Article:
This April, against a backdrop of Canadian and Ukrainian flags, Prime Minister Justin Trudeau stood on stage at Toronto’s Royal York hotel alongside Ukrainian Prime Minister Denys Shmyhal. Mr. Trudeau reiterated Canada’s support for Ukraine and told reporters about a new military aid package designed to help Kyiv fend off Russia’s illegal invasion.
In the weeks that followed, pro-Russian hackers retaliated the way they often do against governments that support Ukraine, with a rash of distributed denial of service attacks that aim to overwhelm high-profile websites and knock them offline.
Pro-Russian groups went on to claim responsibility for a string of incidents affecting major targets including a natural gas pipeline, the Prime Minister’s Office and Hydro-Quebec. Their message? They have the power to disrupt Canada’s networks and they’re not afraid to use it.
In August, the Canadian Centre for Cyber Security and RCMP issued a report warning that cyber criminals operating from “cybercrime safe havens” like Russia will “almost certainly” continue to target critical infrastructure in Canada.
With geopolitical tensions and cybercrime on the rise, these attacks underscore the need for Canada’s cyber defences to step up in the face of a constantly evolving threat landscape.
Bill C-26, the federal government’s draft legislation to improve cybersecurity across federally-regulated cyber systems critical to Canadian society – the ones that support the energy, finance, telecommunications, and transportation sectors – is our next best chance to have a national conversation about what’s needed to create strong, coordinated cyber defences.
The good news is that, so far, these acts have failed to significantly disrupt the lives of Canadians. But, more serious and debilitating cyber attacks are a matter of when ─ not if.
Tomorrow, pro-Russian groups or other adversaries could show their true powers and shut down the operations of a power company, a water supplier, a large hospital. Such attacks, if successful, could harm or even threaten the lives of Canadians.
Despite our best efforts, Canada is stuck in a game of whack-a-mole. We’ve got the tools, but we need the coordination. Cybersecurity is a team sport, not solely the responsibility of any single stakeholder—government, the private sector, technical operators, civil society and Canadian citizens—but of all of them.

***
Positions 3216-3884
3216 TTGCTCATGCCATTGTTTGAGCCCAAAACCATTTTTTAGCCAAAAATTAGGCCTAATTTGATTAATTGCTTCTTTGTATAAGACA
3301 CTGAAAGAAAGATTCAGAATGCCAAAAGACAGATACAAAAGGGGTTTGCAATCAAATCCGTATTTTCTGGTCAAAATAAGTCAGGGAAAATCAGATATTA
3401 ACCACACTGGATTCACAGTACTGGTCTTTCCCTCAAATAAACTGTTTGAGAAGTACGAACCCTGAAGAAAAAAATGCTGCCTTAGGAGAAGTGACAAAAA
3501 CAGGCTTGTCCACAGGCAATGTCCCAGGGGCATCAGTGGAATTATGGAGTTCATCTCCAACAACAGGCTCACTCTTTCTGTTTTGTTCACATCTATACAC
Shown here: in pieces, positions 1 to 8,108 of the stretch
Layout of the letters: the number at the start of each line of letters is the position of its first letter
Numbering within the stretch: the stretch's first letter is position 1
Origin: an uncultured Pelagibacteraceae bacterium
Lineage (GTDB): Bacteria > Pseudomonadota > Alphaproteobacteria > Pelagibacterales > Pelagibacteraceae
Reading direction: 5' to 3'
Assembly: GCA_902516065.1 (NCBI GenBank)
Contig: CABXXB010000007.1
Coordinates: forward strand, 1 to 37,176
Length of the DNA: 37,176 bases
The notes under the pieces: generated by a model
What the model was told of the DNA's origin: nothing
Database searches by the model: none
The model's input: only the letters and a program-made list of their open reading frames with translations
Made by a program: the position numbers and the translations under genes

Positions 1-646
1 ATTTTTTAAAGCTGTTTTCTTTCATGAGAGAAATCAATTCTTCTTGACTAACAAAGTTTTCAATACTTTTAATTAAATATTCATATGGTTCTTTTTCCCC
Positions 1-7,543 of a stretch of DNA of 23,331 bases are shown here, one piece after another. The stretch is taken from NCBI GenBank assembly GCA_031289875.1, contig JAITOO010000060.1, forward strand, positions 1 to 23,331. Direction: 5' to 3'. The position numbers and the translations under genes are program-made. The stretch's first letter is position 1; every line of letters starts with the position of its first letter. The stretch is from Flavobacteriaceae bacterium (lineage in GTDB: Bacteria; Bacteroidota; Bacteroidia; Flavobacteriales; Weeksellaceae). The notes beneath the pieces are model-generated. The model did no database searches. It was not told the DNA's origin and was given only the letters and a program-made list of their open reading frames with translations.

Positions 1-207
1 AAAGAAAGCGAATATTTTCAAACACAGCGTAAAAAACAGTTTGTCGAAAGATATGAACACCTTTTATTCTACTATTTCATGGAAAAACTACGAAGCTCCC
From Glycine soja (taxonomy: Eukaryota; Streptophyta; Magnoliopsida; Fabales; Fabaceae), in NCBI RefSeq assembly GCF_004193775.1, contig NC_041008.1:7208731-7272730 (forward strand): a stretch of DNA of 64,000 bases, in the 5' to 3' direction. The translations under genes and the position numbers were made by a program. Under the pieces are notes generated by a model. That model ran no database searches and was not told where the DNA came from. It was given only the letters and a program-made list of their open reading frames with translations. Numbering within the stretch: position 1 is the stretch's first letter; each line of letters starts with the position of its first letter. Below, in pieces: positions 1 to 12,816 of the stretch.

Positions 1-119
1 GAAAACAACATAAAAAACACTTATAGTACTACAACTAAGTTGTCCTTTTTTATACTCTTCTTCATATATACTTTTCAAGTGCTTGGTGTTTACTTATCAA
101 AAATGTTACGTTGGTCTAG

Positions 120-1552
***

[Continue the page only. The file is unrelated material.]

That’s why we need to get on with Bill C-26, which would raise the baseline level of cybersecurity across the federally-regulated cyber systems Canadians rely on most.
Among other requirements, the bill would have designated operators in the energy, finance, telecommunications, and transportation sectors create cybersecurity programs and report incidents. These measures are vital to keep pace with the changing threat environment and innovation in technology and will enhance Canada’s national security and public safety.
Ensuring that these operators secure their networks is of utmost importance. A forthcoming survey commissioned by CIRA suggests that only 44 per cent of surveyed organizations that experience a cyber incident report it to customers whose data are compromised—despite an existing requirement to do so. That so few organizations report on cyber incidents demonstrates that we, as a country, need to do better.
Bill C-26 has been referred to the House of Commons Standing Committee for Public Safety and National Security for study, but it likely won’t be reviewed by the committee until later this fall. The slew of recent cyber attacks against Canadian critical infrastructure operators make it clear that we need to move quickly.
The committee phase of the legislative process is a key opportunity for rigorous study and public debate to strengthen the bill. This process can bring the cybersecurity community together with critical infrastructure operators and parliamentarians to ensure that C-26 is the most effective legislation it can be.
The string of recent cyber attacks attributed to pro-Russian organizations should serve as Canada’s warning. Bill C-26 is our opportunity to heed the call and work together to protect Canadians. Let’s get on with it, before we find ourselves making legislation in the middle of a national cybersecurity crisis.